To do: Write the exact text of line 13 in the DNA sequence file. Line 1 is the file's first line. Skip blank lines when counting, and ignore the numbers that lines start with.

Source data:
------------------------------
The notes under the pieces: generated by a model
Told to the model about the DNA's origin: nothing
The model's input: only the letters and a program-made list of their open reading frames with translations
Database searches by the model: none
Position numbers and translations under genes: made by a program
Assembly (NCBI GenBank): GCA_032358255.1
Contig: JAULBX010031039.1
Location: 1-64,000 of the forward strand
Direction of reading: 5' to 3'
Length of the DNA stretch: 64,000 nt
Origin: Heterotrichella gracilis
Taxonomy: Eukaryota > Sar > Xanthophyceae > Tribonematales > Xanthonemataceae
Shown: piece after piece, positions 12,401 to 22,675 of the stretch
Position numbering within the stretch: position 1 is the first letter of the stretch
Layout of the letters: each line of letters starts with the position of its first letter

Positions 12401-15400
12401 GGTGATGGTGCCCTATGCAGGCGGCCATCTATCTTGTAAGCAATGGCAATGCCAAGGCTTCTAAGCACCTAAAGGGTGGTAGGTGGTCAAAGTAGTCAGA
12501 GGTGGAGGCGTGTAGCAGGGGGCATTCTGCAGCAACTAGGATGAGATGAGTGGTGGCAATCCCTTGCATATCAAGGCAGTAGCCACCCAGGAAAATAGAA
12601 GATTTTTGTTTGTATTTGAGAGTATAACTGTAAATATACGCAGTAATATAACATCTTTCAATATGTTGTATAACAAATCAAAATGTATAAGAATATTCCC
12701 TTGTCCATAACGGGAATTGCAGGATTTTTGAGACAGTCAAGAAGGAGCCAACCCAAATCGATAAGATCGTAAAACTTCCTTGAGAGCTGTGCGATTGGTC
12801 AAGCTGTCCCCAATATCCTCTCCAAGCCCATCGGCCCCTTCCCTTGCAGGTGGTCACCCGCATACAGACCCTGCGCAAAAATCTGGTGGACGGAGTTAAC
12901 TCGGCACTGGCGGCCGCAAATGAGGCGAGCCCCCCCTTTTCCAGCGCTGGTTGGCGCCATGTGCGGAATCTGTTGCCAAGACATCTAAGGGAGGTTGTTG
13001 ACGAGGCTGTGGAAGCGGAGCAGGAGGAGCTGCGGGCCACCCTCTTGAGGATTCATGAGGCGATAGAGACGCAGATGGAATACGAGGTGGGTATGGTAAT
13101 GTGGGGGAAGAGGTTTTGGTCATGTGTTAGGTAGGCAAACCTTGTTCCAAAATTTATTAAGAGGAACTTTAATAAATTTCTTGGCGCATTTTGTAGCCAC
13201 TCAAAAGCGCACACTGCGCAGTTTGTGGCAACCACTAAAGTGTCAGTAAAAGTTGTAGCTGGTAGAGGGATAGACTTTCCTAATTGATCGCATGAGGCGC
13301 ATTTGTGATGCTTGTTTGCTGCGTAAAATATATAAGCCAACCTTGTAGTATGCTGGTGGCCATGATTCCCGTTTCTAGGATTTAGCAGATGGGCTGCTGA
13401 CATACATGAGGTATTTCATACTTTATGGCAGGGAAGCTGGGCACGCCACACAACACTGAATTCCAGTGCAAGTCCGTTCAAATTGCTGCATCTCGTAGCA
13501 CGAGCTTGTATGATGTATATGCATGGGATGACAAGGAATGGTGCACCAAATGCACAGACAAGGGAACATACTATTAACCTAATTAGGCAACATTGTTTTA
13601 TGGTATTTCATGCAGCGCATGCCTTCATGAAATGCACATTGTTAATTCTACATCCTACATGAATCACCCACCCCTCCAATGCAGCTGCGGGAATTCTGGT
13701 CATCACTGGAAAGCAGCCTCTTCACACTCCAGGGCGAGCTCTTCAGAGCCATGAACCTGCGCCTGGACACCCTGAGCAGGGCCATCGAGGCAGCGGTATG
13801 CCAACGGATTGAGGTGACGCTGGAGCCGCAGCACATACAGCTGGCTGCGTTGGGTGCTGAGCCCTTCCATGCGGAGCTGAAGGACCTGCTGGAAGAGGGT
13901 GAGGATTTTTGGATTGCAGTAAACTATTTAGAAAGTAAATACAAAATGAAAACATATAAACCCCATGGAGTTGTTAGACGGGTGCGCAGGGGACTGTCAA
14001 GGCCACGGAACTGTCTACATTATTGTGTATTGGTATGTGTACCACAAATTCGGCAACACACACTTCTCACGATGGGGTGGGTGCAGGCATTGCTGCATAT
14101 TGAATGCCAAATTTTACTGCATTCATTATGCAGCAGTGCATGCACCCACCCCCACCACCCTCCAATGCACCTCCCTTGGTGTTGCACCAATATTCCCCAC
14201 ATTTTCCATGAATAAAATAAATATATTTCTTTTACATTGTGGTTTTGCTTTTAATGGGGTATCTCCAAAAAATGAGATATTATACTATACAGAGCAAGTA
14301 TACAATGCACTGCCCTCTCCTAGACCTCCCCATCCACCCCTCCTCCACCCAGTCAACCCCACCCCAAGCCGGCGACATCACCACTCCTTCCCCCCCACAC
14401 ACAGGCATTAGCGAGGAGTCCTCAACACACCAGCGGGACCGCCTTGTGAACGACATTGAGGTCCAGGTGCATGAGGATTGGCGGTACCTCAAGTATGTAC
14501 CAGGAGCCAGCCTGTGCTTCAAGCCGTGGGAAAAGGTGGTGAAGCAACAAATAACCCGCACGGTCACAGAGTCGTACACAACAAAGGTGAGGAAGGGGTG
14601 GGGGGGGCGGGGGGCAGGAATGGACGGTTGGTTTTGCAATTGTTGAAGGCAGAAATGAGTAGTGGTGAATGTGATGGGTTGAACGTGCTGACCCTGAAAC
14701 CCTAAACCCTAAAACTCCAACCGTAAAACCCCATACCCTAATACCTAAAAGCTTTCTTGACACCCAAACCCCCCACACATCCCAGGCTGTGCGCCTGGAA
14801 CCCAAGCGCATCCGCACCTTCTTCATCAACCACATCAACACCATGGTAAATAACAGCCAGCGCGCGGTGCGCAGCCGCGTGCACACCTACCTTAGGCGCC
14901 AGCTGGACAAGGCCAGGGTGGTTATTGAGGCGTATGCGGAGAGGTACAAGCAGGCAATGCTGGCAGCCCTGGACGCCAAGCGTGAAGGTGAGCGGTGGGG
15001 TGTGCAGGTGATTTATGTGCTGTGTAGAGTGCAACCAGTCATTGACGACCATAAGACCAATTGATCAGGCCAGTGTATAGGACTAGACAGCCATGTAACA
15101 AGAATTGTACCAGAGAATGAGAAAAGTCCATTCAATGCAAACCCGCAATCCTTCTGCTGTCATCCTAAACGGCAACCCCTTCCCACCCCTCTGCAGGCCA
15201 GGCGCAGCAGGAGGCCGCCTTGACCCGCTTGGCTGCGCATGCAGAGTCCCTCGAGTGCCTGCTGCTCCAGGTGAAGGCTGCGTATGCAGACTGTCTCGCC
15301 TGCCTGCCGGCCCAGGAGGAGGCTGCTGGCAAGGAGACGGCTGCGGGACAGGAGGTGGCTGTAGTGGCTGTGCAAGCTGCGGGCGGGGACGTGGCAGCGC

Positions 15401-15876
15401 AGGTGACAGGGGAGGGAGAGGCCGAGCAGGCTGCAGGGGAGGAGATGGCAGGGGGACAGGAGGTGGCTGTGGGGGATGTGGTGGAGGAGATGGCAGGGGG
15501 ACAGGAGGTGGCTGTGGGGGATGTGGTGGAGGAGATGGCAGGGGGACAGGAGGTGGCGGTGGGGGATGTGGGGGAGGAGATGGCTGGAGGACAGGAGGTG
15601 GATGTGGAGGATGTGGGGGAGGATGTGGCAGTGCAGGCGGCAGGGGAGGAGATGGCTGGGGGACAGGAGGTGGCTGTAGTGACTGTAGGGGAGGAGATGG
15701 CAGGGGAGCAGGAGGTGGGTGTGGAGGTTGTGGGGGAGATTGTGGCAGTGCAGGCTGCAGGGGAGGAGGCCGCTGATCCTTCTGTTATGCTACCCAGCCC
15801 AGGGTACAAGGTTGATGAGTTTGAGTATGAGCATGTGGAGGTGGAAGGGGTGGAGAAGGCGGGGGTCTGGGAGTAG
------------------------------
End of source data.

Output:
Shown: piece after piece, positions 12,401 to 22,675 of the stretch